Caffeine Intoxication and Addiction

Holly Pohler


Journal for Nurse Practitioners. 2010;6(1):49-52. 

In This Article

Abstract and Introduction


Caffeine, one of the world's most popular psychoactive substances, is sought for its central nervous system stimulant effects. If coffee, tea, and soda alone do not provide the desired stimulation, some consumers are turning to the newest fad in the caffeine market, energy drinks. These beverages are loaded with caffeine and sugar, infused with herbal additives, and marketed particularly to youth. Caffeine produces dose-dependent symptoms, and intoxication may develop with overconsumption. Caffeine is also recognized for its addictive properties, and discontinuation results in a withdrawal syndrome. Nurse practitioners are encouraged to consider caffeine intoxication, addiction, and withdrawal syndrome in the differential when patients complain of characteristic symptoms. Ongoing nutritional assessment and education on moderation are key to reducing the overuse of caffeinated energy drinks.


If you have relied on an afternoon double-shot caramel macchiato or a 64-ounce Mountain Dew guzzler to get you through the day, you are not alone. People have been getting their caffeine buzz for decades. Liquid Cocaine, Rock Star, and Red Bull are examples of the newest trend for those not satisfied with soda and coffee alone. Containing caffeine levels significantly higher than the current Food and Drug Administration (FDA) caffeine restriction, these popular beverages effectively bypass the FDA caffeine restriction of 72 mg per 12 fluid ounces by virtue of the argument that they fall within the 1994 Dietary Supplement Health and Education Act (Figure 1).[1] Most contain the added ingredients high fructose corn syrup, sucrose, and herbal additives such as taurine, L-carnitine, ginseng, and milk thistle, offering the illusion of a healthy alternative for a quick-energy high.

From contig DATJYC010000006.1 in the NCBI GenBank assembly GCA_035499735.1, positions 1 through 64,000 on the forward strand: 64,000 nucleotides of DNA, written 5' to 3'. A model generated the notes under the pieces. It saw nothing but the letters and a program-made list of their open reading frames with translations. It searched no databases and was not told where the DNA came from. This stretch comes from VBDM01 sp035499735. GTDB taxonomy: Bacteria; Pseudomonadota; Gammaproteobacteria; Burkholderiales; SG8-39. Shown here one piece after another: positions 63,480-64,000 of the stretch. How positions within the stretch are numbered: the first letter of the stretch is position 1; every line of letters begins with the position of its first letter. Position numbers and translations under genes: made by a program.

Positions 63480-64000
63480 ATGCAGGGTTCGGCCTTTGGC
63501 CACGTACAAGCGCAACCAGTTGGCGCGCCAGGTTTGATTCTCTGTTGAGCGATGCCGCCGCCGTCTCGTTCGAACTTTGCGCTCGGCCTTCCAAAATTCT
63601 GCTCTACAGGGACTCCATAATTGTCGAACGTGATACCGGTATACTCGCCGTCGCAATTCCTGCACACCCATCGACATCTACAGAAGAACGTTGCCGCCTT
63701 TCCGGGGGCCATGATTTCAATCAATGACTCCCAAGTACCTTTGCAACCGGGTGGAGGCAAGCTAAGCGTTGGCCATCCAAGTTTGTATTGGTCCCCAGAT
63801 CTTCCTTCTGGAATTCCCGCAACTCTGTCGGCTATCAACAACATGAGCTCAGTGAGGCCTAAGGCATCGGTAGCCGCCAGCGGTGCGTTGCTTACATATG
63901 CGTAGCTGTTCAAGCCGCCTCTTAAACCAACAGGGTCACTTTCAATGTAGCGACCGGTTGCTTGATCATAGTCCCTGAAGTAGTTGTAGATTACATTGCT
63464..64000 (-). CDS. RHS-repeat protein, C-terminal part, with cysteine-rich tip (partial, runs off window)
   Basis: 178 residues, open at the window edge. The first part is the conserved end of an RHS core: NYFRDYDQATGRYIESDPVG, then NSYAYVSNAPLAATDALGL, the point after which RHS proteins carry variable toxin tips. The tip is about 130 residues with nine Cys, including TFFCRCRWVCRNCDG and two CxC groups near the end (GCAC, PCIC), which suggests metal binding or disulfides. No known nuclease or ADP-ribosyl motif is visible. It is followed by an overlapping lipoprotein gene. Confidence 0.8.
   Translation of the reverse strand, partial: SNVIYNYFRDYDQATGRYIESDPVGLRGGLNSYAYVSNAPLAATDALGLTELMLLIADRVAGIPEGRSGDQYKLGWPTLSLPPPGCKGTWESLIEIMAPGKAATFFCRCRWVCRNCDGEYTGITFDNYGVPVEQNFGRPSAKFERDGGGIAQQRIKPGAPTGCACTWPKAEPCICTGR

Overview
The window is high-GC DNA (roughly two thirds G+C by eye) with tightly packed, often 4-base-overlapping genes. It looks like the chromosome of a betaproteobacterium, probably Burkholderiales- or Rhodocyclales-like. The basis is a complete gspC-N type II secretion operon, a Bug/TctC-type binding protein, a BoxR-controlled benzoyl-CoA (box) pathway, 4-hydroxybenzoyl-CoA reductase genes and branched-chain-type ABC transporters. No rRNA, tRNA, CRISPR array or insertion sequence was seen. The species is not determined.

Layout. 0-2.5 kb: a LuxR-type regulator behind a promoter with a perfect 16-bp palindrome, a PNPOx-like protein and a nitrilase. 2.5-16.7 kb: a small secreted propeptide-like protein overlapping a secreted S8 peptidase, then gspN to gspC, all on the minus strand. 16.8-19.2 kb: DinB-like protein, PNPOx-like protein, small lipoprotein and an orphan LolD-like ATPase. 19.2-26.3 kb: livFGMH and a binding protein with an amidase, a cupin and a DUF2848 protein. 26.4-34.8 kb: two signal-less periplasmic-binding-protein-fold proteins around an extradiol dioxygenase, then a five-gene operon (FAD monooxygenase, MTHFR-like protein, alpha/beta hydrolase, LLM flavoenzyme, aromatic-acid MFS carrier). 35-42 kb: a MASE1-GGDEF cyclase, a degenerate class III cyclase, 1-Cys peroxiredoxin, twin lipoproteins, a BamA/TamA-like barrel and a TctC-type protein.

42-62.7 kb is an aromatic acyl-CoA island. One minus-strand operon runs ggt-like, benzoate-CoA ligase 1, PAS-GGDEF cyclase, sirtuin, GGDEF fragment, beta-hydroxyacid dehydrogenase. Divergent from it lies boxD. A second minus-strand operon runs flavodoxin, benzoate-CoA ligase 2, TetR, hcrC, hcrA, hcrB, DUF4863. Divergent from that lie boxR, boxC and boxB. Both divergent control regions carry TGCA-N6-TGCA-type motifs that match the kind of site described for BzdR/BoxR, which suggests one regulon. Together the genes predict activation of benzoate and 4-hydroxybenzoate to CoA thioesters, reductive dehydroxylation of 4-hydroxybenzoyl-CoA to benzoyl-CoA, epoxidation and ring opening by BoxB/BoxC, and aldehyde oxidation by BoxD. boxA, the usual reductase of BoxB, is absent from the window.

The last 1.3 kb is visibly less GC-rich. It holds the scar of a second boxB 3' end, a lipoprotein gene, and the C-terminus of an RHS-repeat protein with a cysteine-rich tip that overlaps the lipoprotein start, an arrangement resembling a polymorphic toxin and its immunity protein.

Figure 1.

Popular energy drinks and their caffeine content.[5–11]

Energy drinks pose a unique challenge to health care providers and the community at large. More than 500 new energy drinks have been launched this year and this 3.4 billion dollar a year industry continues to grow.[2] Advertisements appeal to youth and are made attractive by claims of increased performance, attention, endurance, and weight loss. Products are printed with the logos, "zero crash," "sustained energy," and "party like a rock star." Manufacturers of the energy drink Cocaine went so far as to print the word cocaine on the can in such a manner that it resembles a line of illicit powdered cocaine.


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